and the freedom of open and desolate spaces.-----

Re: The Beautiful
Posted by: Dale Nelson (IP Logged)
Date: 20 January, 2021 08:59PM
Someone seems to have posted That Hideous Strength here:

[www.samizdat.qc.ca].

However, I have my doubts about its legality. But for our purposes, just to check a couple of passages that I've referred to -- that much use might be OK in itself. Here are two sentences from the penultimate paragraph, and the the final paragraph, of Chapter 6:

"The train was blessedly warm, her compartment empty, the fact
of sitting down delightful. The slow journey through the fog almost
sent her to sleep. .... [She gets off the train and walks.]

"She was roused from this state by noticing that it was lighter. She
looked ahead: surely that bend in the road was more visible than
it ought to be in such a fog? Or was it only that a country fog was
different from a town one? Certainly what had been grey was becoming white, almost dazzlingly white. A few yards further and luminous blue was showing overhead, and trees cast shadows (she
had not seen a shadow for days), and then all of a sudden the enormous spaces of the sky had become visible and the pale golden sun,
and looking back, as she took the turn to the Manor, Jane saw that
she was standing on the shore of a little green sun-lit island looking down on a sea of white fog, furrowed and ridged yet level on
the whole, which spread as far as she could see. There were other
islands too. That dark one to the west was the wooded hills above
Sandown where she had picnicked with the Dennisons; and the far
bigger and brighter one to the north was the many caverned hills —
mountains one could nearly call them — in which the Wynd had its
source. She took a deep breath. It was the size of this world above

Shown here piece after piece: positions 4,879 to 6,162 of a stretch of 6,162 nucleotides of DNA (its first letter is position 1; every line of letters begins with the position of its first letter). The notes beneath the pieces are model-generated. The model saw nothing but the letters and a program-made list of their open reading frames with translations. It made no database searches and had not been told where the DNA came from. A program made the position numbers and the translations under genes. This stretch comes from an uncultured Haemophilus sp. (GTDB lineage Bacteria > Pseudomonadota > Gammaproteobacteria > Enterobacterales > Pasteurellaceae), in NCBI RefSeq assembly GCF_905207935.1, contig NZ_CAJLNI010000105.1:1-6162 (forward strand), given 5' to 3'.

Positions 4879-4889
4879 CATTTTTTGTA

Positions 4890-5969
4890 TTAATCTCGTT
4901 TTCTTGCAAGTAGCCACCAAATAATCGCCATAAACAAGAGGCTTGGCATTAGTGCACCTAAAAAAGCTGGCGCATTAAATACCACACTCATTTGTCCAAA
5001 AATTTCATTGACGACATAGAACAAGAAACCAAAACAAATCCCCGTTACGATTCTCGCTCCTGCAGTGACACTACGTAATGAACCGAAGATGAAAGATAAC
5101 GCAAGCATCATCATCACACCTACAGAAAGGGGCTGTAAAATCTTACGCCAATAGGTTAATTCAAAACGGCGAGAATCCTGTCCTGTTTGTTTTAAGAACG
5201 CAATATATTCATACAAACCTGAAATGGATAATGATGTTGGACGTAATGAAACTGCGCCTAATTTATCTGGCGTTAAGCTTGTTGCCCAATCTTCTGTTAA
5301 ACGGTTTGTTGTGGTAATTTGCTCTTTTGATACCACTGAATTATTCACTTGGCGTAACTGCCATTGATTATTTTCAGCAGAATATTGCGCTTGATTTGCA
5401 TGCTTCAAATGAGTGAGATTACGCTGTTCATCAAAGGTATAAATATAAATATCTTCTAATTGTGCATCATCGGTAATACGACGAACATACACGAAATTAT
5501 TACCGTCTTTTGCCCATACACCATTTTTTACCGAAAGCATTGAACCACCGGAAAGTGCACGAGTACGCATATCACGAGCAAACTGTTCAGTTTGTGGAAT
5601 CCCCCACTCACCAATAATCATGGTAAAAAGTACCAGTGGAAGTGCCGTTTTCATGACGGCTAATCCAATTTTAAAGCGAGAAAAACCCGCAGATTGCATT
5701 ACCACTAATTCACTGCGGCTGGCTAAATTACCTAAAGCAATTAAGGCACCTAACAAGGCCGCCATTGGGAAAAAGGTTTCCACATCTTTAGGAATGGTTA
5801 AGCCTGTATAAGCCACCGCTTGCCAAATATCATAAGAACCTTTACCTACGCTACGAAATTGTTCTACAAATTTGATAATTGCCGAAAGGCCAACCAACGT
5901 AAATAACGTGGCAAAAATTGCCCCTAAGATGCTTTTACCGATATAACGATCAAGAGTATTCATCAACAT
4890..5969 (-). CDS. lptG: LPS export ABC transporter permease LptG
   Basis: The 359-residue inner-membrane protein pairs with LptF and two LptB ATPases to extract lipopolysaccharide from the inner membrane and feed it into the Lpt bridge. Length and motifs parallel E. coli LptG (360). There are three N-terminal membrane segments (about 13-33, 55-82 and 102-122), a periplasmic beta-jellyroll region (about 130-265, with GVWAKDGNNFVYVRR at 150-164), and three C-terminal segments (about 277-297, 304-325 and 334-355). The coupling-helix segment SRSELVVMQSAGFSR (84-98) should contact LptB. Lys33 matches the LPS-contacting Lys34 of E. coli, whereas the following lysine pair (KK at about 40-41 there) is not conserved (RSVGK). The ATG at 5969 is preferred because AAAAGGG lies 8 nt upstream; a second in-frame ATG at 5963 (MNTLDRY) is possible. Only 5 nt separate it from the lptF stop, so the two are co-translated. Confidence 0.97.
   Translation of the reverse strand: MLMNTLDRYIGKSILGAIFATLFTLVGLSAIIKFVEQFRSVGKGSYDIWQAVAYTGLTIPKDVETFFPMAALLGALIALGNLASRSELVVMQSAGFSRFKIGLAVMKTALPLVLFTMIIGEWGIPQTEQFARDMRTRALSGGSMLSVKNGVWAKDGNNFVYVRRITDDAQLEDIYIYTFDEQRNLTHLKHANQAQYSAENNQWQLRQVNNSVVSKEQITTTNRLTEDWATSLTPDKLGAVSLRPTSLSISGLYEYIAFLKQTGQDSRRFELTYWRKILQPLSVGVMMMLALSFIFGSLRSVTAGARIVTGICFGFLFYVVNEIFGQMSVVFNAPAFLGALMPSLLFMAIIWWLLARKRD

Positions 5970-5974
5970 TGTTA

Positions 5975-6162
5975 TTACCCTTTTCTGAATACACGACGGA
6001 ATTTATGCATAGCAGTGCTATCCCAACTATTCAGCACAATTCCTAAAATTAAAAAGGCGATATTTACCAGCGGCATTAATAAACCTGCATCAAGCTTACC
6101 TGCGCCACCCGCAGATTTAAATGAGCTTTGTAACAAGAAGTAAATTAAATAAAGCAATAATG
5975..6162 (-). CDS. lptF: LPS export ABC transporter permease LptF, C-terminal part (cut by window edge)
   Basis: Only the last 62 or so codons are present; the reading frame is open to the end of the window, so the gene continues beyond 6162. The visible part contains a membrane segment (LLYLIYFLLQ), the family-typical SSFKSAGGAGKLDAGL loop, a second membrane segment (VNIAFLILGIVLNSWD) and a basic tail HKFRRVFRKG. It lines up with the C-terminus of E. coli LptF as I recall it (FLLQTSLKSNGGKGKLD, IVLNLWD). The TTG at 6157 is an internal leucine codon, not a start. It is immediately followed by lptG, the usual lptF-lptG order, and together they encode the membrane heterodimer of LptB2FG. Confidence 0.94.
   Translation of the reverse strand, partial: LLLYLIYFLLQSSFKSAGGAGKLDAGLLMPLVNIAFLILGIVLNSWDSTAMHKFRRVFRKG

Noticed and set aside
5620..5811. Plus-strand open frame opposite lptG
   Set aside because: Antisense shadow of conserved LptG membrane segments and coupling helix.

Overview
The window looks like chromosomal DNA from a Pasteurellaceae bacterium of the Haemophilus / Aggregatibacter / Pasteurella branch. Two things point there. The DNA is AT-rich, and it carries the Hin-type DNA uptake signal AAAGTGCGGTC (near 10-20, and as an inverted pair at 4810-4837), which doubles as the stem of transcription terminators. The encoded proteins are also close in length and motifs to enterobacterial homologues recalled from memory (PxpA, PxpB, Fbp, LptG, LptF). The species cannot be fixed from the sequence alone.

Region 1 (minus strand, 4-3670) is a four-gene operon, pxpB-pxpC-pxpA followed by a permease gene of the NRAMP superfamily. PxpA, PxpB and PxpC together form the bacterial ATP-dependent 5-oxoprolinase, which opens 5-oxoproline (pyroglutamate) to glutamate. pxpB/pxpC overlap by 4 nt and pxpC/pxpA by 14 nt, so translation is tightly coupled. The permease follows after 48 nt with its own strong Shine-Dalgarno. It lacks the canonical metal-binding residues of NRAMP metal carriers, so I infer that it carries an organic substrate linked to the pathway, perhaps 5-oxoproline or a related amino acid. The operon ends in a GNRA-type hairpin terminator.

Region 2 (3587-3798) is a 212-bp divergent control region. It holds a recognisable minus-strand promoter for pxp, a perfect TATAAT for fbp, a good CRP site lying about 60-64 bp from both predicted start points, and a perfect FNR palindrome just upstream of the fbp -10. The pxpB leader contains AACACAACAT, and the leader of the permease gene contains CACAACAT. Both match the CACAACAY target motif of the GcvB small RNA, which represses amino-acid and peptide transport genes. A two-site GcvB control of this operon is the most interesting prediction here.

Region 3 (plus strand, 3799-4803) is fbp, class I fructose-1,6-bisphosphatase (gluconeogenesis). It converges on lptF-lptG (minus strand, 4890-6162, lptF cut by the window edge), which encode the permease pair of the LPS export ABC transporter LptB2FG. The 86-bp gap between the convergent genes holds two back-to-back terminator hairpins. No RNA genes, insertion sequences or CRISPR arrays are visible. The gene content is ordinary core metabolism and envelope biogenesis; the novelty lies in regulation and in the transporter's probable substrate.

the fog which impressed her. Down in Edgestow all these days one
had lived, even when out-of-doors, as if in a room, for only objects
close at hand were visible. She felt she had come near to forgetting
how big the sky is, how remote the horizon."



Edited 2 time(s). Last edit at 20 Jan 21 | 09:07PM by Dale Nelson.

Re: The Beautiful
Posted by: Dale Nelson (IP Logged)
Date: 20 January, 2021 09:07PM
I was reminded of another passage. This is from Colin Wilson's The Philosopher's Stone. The character has gone for a walk on a grey Christmas morning in the English countryside:

"Even the greyness of the sky seemed inexpressibly beautiful, as if it were a benediction. I saw cottages across the fields with smoke rising from their chimneys, and heard the distant hoot of a train. Then I was suddenly aware that all over England, at this moment, kitchens were full of the smell of baked potatoes and stuffing and turkey, and pubs were full of men drinking unaccustomed spirits and feeling glad that life occasionally declares a truce. Then there was the thought that this world is probably one of the most beautiful in the solar system. Mercury is all white-hot rock; Venus is all heavy cloud, and the surface is too hot to support organic life. (Oddly enough, I had a clear intuition that there is life on Venus, but that it somehow floats in the atmosphere.) Mars is an icy desert with almost no atmosphere, and Jupiter is little more than a strange ball of gas. All barren – metallic, meteor-pitted rocks, revolving around the blank sun. And here we have trees and grass and rivers, and frost on cold mornings and dew on hot ones. And meanwhile, we live in a dirty, narrow claustrophobic life-world, arguing about politics and sexual freedom and the race problem."